It would be a crime to miss it

By Joana Simmons

After a sold-out season at this year’s Melbourne International Comedy Festival, Impro Melbourne’s encore season of Grand Theft Impro is speeding full throttle to deliver fast paced improvisational goodness. Procuring ten titles from the audience, the five players deliver scenes, songs, and storytelling over the 50-minute show, resulting in hundreds of laughs.

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The cast write the ten audience suggestions on ten cards and hang them at the back of the stage. Titles for the evening I attended included “I love my chicken” “Where’s my kale” “Sauerkraut and chips” “Such is life when you are a stuffed racoon” and “Chaffing.” At the end of each scene, it is put to the audience to vote whether the scene is complete, or a fail. If the result is the latter, the players must redo the scene, until the audience gives it the thumbs up. The quick witted cast – comprised of Rik Brown, Jenny Lovell, Patrick Duffy, Mike Bryant and special guest from Sydney Steve Kimmens and accompanied by Ian White on the keyboard- worked together to present an array of scenes, contexts and characters. The innovation and skill level is very high, with the cast using multiple improvisational tools and snappy callbacks to create captivating and cackle-worthy entertainment.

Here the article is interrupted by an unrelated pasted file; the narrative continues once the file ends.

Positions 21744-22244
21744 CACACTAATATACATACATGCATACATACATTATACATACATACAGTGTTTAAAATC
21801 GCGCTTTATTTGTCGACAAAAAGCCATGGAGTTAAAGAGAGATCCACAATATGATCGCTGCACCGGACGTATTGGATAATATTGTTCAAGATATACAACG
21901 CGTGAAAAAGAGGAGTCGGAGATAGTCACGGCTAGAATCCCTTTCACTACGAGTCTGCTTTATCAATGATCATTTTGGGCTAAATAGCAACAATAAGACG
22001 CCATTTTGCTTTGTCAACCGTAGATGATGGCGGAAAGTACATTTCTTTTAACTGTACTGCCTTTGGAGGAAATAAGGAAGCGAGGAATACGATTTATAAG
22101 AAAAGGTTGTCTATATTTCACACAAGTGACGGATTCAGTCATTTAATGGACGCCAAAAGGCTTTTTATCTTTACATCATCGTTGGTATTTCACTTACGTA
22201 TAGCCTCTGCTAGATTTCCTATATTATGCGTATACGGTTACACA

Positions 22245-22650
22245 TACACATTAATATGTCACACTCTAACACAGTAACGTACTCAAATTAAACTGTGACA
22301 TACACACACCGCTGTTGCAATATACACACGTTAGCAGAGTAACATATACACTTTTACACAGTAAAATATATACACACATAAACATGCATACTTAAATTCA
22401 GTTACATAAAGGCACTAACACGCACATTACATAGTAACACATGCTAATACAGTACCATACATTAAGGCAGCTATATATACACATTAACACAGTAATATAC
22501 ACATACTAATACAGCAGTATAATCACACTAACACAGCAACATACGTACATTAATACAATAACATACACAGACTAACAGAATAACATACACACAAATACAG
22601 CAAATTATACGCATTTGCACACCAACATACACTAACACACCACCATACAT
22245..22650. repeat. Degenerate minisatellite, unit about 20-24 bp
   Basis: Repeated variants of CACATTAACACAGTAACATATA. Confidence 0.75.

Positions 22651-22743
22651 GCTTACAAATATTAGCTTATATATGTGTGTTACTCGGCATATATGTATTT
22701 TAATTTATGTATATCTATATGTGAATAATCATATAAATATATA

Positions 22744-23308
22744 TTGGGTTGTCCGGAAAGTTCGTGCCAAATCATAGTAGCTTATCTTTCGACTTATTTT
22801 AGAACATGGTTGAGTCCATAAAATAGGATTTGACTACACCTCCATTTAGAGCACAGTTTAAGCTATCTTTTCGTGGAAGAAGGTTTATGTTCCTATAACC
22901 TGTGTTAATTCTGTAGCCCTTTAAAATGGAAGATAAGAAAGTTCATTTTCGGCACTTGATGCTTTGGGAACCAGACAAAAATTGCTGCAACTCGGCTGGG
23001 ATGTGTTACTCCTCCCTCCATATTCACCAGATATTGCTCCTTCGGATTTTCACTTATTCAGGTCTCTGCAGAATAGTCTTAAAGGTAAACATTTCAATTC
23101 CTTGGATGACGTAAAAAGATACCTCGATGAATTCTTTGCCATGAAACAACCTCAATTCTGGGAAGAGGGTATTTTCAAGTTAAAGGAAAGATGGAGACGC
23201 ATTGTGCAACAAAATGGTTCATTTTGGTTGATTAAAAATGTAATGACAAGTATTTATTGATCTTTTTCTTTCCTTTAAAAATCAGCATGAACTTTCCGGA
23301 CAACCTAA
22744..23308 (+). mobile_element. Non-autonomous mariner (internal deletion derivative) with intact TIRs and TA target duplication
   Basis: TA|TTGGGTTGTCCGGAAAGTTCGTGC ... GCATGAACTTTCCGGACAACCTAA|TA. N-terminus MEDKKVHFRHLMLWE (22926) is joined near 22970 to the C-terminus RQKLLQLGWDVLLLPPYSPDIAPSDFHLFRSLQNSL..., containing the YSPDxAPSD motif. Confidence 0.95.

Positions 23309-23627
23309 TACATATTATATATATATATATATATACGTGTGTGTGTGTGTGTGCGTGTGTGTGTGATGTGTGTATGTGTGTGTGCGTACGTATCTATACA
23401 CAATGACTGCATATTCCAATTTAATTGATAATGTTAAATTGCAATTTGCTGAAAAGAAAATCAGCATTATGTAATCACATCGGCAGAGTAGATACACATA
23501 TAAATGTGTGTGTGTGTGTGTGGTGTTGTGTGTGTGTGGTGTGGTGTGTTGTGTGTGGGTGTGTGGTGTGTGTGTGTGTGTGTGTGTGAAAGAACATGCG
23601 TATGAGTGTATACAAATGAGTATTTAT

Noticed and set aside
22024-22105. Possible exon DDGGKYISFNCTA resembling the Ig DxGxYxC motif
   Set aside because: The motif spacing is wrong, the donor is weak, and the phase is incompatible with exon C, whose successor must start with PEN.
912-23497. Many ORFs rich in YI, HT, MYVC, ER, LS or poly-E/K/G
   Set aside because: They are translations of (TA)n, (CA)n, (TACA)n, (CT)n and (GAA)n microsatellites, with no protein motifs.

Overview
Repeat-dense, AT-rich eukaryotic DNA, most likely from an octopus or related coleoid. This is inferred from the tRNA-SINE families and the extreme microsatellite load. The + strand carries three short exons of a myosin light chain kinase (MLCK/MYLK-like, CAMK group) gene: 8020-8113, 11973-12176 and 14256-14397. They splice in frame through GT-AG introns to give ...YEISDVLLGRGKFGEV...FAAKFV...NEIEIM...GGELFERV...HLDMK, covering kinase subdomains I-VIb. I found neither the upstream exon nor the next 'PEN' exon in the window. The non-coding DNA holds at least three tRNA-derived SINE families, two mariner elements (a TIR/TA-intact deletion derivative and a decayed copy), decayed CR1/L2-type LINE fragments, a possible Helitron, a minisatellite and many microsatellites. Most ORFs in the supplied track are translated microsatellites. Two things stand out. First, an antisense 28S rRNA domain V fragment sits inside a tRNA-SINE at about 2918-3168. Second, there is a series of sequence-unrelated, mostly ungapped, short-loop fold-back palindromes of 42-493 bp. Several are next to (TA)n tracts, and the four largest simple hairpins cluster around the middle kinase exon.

I was very impressed with how quickly the players were able to flesh out scenes by giving elaborate detail to their scene partner, setting the story early, and raising the stakes to dramatic proportions. It’s these things that give us the audience something substantial to chew on and split our sides over. Some of the scene endings and transitions were naturally a little clunky, as the tech and music are also improvised; that being said, the cast did recover well and redeemed any false starts or endings with a smart one-liner. For a show with such strong structure impro-scene-wise, it is noticeable when the song structure is not as strong. I would have loved to hear a verse-chorus-verse-chorus song with a consistent rhyme scheme; which is notoriously difficult to do – but if anyone can, it’s this dynamic crew.

Warm up your winter with a hot whisky, a pub meal and all the hilarity being dished up at the Court House Hotel every Saturday till August 27th. Tonight’s show finished with a dazzling musical journey titled “Misery and Mermaid Tails”: t’was a fantastic finale that left me feeling warm inside. Every night is different, so catch one or catch them all; you won’t be disappointed.

Show Dates

Saturday nights, 8–9pm May 28th,- August 27th

Venue

The Court House Hotel
86-90 Errol Street
North Melbourne, VIC 3051

Tickets

$15 online, $20 at the door. Show only.
Book online via Ticketmaster

MICF 2016: The Big Hoo-Haa’s CLIFFHANGER

Perfect com fest fun

By Narelle Wood

For 10pm on a Thursday night the downstairs theatre of The Butterfly Club was fairly busy having gathered to see The Big Hoo-Haa’s Melbourne Comedy Festival show Cliffhanger. I quickly discovered that I was a Big Hoo-Haa novice amongst a sea of regular attendees. The audience was super-enthusiastic and so were the selection of the night’s players.